Motifs are recurring structures, contrasts, and literary devices that can help to develop and inform the text’s major themes.
The romance, a tale about knights and ladies incorporating courtly love themes, was a popular literary genre in fourteenth-century literature. The genre included tales of knights rescuing maidens, embarking on quests, and forming bonds with other knights and rulers (kings and queens). In particular, the romances about King Arthur, his queen, Guinevere, and his society of “knights of the round table” were very popular in England. In The Canterbury Tales, the Knight’s Tale incorporates romantic elements in an ancient classical setting, which is a somewhat unusual time and place to set a romance. The Wife of Bath’s Tale is framed by Arthurian romance, with an unnamed knight of the round table as its unlikely hero, but the tale itself becomes a proto-feminist’s moral instruction for domestic behavior. The Miller’s Tale ridicules the traditional elements of romance by transforming the love between a young wooer and a willing maiden into a boisterous and violent romp.
Fabliaux were comical and often grotesque stories in which the characters most often succeed by means of their sharp wits. Such stories were popular in France and Italy in the fourteenth century. Frequently, the plot turns or climaxes around the most grotesque feature in the story, usually a bodily noise or function. The Miller’s Tale is a prime experiment with this motif: Nicholas cleverly tricks the carpenter into spending the night in his barn so that Nicholas can sleep with the carpenter’s wife; the finale occurs when Nicholas farts in Absolon’s face, only to be burned with a hot poker on his rear end. In the Summoner’s Tale, a wealthy man bequeaths a corrupt friar an enormous fart, which the friar divides twelve ways among his brethren. This demonstrates another invention around this motif—that of wittily expanding a grotesque image in an unconventional way. In the case of the Summoner’s Tale, the image is of flatulence, but the tale excels in discussing the division of the fart in a highly intellectual (and quite hilarious) manner.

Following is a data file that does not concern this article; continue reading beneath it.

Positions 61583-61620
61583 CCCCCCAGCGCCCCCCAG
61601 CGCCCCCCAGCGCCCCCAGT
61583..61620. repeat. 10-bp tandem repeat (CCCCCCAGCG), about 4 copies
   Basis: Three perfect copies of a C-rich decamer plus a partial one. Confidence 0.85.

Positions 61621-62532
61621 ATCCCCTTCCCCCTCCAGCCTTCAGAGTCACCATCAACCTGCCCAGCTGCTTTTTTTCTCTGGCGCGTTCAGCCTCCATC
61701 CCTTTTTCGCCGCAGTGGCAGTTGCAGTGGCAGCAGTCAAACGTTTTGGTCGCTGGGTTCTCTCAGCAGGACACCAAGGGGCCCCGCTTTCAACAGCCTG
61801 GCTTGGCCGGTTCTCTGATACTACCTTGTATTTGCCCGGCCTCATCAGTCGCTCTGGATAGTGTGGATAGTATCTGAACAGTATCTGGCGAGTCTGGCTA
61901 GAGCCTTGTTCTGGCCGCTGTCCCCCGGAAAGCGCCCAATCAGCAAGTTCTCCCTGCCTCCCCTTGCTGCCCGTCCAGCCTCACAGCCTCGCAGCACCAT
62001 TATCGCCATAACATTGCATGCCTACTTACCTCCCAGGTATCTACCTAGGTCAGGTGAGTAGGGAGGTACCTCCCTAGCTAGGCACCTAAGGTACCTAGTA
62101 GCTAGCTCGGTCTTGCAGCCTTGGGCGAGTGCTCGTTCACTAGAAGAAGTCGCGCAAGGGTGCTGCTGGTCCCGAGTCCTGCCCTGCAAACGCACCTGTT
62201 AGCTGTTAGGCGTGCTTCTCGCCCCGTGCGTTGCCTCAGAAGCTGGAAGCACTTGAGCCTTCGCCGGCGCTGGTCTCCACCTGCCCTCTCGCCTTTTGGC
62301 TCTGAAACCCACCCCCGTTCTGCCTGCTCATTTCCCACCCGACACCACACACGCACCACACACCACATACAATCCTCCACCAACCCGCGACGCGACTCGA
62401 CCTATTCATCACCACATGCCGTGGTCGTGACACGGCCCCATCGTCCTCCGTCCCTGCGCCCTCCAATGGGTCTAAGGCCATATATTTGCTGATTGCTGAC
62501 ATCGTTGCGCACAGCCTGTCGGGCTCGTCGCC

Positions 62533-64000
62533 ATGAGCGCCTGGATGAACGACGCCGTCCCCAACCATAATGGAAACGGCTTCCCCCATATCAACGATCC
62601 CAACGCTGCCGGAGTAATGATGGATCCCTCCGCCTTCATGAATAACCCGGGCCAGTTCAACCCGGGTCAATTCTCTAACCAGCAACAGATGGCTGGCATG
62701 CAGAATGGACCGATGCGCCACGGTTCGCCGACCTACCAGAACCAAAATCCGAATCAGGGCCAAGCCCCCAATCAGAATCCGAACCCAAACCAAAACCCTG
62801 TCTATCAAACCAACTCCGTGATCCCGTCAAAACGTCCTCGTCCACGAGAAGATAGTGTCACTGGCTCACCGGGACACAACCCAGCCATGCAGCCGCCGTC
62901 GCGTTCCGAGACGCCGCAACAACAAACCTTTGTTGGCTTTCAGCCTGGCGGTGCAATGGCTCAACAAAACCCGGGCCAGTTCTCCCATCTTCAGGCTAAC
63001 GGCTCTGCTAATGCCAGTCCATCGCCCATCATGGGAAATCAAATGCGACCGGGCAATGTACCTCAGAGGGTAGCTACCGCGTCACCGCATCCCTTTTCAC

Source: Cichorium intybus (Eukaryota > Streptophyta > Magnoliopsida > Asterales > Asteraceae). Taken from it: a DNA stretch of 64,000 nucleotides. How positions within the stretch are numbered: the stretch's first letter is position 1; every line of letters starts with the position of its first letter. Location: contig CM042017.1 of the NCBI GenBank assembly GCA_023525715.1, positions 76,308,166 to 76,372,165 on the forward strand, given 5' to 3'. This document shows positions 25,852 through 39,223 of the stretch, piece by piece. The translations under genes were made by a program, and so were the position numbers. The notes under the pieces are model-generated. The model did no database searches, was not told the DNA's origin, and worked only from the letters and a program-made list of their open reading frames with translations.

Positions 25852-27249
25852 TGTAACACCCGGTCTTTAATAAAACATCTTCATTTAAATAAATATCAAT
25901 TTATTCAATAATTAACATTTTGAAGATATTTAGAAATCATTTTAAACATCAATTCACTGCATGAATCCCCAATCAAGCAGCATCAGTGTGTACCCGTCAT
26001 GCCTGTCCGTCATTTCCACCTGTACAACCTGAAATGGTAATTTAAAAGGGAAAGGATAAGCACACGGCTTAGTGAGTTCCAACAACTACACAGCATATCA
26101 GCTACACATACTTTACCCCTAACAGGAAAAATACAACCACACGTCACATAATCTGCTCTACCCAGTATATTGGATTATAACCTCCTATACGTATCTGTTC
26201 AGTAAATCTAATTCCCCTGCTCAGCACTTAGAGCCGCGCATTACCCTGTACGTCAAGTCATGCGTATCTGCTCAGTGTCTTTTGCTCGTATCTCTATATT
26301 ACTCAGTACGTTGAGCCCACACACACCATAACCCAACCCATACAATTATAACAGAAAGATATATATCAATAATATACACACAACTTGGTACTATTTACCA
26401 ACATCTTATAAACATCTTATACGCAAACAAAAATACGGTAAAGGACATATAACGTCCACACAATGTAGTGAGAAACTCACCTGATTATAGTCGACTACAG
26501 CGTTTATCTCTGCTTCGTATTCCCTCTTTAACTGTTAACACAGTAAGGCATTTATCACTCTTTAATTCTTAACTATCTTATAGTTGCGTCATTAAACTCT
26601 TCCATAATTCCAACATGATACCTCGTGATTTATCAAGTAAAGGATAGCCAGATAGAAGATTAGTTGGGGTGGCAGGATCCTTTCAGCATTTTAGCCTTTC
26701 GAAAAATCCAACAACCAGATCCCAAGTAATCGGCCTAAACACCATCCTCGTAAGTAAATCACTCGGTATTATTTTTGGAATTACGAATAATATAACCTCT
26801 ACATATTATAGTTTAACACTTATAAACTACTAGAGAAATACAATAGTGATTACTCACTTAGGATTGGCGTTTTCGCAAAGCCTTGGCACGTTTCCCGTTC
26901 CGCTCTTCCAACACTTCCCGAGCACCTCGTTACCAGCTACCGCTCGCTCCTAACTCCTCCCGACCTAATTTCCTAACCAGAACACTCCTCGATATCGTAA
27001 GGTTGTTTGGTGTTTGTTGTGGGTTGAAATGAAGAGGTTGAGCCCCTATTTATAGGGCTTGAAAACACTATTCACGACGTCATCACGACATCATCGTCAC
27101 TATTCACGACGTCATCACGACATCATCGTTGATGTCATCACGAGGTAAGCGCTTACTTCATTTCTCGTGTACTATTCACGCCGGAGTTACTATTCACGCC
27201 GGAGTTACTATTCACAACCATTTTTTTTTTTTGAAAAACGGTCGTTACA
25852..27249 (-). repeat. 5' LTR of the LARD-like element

As part of the contest, the pilgrims “quit” each other’s tales, a Middle English term which means to get back at someone or one-up them. Quitting in The Canterbury Tales highlights the diversity of thought amongst the pilgrims, allowing for multiple explorations of various themes. When the Knight finishes his romance, the Host asks the Monk, who would be next in the social hierarchy of the company, to quit the Knight’s tale. Instead, the Miller quits the Knight’s Tale by taking love out of the idealized, courtly realm and into the explicitly sexual and bawdy, throwing Medieval social hierarchy into chaos. Although it is uncertain whether Chaucer intended the Wife of Bath to follow the Man of Law, some scholars suggest that her monologue may be an effort to quit the idealized womanhood portrayed in the story of Custance. The Summoner and Friar quit each other in their tales, only to reveal the prevalence of corruption within both professions. Finally, some scholars read the Parson’s tale as quitting the entirety of the Tales, with the Parson’s speech on the importance of teaching truth instead of focusing on fiction calling the entire enterprise of storytelling into question.